Seeing Well as You Grow Older

Seeing Well as You Grow Older

By Michael J. Dodd, MD 

          Our eyesight is our most precious sense. It is said that more than 80 percent of the information we use and learn comes from our vision. We all want to maintain excellent vision through our lifetimes. Fortunately, our eyes require little maintenance and most of us will have good vision as we grow older. But this does not mean you should avoid getting your eyes checked. Regular eye exams every two years are recommended for all over the age of 40.

          What sort of problems can threaten our vision as we grow older? Is there anything we can do to protect our precious sight?

          Assuming we had good vision as youngsters the first aging problem we encounter is known as presbyopia. This means that the natural lens in the eye loses its elasticity and the ability to focus on near objects. The usual time for this to occur is around age 42 to 45. Gradually, patients notice difficulty reading; they find themselves moving print farther away to keep it in focus.  This happens to nearly everyone and is easily resolved with simple magnifying glasses to bring things back into focus. Many patients can purchase these at the drug store. Some patients may require a prescription for reading glasses and should consult with an eye specialist for a complete eye examination to be sure the eyes are healthy. 

          Another problem seen as we age is glaucoma. This is a actually a group of eye disorders that is characterized by high pressure in the eye, which, if left untreated can damage the optic nerve and cause vision loss. This can only be diagnosed by an eye specialist. There is treatment, which consists of eye drops, laser surgery or traditional surgery in an operating room. Everyone over age 40 should get a bi-yearly eye examination to be certain glaucoma is not present. 

          Cataracts are another aging problem. A cataract is a clouding of the natural clear lens which does the focusing in the eye. If presbyopia is the first aging change in the lens, cataract is the second. As we approach 60, the lens changes color and gradually becomes cloudy and the natural transmission of light is inhibited. When the vision drops below 20/40, most eye surgeons believe that cataract surgery is justified if the patient is having difficulty. Cataract surgery is elective; there is no emergency. This is not like cancer where the cataract must come out quickly or the eye will be injured.  Modern cataract surgery is quick and safe. Typically only eye drops are used for anesthesia and the procedure time is less than 15 minutes. At the time the cataract is removed a tiny plastic lens implant is placed in the eye to allow the eye to accurately focus.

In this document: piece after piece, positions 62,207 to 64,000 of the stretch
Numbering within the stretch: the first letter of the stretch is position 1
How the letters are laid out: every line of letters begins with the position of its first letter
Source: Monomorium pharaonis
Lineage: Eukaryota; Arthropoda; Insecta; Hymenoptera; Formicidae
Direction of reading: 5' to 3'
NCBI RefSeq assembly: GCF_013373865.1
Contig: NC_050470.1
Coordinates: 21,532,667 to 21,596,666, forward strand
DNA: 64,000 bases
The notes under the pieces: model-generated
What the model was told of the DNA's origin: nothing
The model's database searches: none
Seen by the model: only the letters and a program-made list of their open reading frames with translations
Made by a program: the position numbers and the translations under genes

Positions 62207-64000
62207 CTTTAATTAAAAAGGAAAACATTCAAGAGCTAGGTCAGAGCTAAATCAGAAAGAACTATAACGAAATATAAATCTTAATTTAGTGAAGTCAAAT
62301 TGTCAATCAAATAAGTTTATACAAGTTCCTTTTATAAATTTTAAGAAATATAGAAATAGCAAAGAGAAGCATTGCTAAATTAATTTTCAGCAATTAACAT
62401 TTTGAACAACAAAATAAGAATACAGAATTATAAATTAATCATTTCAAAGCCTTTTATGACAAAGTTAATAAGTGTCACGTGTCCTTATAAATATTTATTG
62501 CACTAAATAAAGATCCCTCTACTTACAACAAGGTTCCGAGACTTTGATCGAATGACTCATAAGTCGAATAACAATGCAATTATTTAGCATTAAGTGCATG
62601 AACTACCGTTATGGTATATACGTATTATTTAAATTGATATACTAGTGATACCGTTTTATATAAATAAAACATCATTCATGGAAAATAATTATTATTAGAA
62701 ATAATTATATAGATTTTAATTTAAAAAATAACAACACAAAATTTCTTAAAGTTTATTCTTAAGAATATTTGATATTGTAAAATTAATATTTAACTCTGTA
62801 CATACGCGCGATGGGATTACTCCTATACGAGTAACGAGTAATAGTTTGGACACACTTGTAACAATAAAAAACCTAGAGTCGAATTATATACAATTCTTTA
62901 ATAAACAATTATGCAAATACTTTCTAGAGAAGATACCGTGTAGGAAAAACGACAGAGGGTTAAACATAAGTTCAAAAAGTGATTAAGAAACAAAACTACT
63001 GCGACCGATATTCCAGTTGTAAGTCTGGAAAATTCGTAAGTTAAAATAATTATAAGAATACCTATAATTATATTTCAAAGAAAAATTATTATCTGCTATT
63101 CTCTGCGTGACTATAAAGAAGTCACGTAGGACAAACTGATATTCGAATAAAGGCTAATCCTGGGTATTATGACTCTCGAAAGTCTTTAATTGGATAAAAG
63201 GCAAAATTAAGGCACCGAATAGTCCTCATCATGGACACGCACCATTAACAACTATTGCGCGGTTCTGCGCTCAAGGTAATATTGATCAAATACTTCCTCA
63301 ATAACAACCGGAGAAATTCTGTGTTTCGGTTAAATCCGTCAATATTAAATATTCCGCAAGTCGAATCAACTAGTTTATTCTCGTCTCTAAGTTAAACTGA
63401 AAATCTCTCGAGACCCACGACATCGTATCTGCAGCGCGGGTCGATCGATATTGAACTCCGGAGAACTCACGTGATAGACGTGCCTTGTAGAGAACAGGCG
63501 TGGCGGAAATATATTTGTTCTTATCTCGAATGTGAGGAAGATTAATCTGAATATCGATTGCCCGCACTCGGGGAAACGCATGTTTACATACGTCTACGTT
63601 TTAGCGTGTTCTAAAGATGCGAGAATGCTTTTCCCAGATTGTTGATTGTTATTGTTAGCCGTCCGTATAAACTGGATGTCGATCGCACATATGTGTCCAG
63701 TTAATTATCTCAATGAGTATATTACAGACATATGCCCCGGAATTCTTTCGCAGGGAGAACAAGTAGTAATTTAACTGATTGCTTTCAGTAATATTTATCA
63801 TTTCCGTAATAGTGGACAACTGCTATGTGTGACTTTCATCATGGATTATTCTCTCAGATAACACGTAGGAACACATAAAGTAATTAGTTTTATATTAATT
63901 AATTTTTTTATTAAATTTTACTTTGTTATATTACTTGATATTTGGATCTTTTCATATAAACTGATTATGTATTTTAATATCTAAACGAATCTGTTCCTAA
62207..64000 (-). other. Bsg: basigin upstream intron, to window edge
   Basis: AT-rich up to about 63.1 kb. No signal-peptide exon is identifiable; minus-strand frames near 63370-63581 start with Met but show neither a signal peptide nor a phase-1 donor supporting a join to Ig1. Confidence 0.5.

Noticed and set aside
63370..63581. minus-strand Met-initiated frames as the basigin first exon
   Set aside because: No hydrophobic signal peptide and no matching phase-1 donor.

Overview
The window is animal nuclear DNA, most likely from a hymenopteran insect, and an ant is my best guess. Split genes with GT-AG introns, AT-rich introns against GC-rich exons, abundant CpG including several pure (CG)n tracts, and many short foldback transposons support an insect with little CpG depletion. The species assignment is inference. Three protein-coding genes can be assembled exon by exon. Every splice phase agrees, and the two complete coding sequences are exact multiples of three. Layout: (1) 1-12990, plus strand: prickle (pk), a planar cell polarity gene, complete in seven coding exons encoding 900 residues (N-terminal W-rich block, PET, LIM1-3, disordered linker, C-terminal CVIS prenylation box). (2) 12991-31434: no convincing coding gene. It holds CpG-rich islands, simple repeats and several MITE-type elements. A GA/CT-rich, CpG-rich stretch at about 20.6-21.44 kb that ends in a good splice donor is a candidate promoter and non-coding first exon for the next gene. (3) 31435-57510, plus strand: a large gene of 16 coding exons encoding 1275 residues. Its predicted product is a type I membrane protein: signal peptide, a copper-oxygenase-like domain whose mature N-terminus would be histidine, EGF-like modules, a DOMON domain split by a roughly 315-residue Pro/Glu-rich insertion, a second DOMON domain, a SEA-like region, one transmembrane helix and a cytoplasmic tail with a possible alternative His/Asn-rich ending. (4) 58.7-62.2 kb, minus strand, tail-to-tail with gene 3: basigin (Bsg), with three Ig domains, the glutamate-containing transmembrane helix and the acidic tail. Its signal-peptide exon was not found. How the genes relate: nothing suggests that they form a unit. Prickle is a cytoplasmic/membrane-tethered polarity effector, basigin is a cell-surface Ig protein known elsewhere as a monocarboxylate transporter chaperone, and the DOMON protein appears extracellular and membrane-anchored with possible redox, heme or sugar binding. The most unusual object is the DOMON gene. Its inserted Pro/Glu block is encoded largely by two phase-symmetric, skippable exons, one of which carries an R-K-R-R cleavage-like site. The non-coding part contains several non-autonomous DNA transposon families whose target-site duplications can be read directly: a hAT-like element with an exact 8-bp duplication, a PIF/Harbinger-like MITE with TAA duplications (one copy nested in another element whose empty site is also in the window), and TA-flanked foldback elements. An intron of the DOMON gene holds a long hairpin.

Can we avoid cataracts? Contrary to certain product advertisements, there are no drops or medicines that will stop or reverse cataracts. A good healthy lifestyle is probably the best thing one can do to avoid or delay cataract formation. For example, smoking is a negative risk factor for cataract formation. If you still smoke, this is another good reason to quit. 

          Macular degeneration is an unfortunate aging disorder of the retina — the inner layer of the eyeball which transmits the light image to the brain.  This disorder is typically first seen by eye doctors when they inspect the retina during an examination. Small white spots called drusen are an early indicator that macular degeneration may be starting. During this early phase, patients do not notice any vision loss. Over time the drusen may lead to small areas of scarring which can cause loss of central vision. This makes it difficult to see details such as print, faces or road signs. Scarring with no blood or leakage in the retina is called “dry” macular degeneration. “Wet” macular degeneration occurs in those patients where bleeding in the retina develops. A hemorrhage in the retina may cause a sudden dramatic loss of central vision. The major risk factor for macular degeneration is being over the age of 70. Studies have shown that smoking is also a risk factor. 

          Treatment consists of oral vitamins with high ratios of zinc and vitamin A. For those patients with “wet” macular degeneration, there is an injection available that can be given to reverse the hemorrhage. 

          The most important message for maintaining healthy eyes as we age is to eat properly, exercise on a regular basis, stop smoking and take vitamins daily. And don’t forget to get regular eye examinations. 

Dr. Dodd is an instructor at the University of Maryland Department of Ophthalmology and gives volunteer lectures at the Anne Arundel Community College Nursing Department. He can be reached at his Annapolis office at 410 224-4550 or mjdmd1@gmail.com

 

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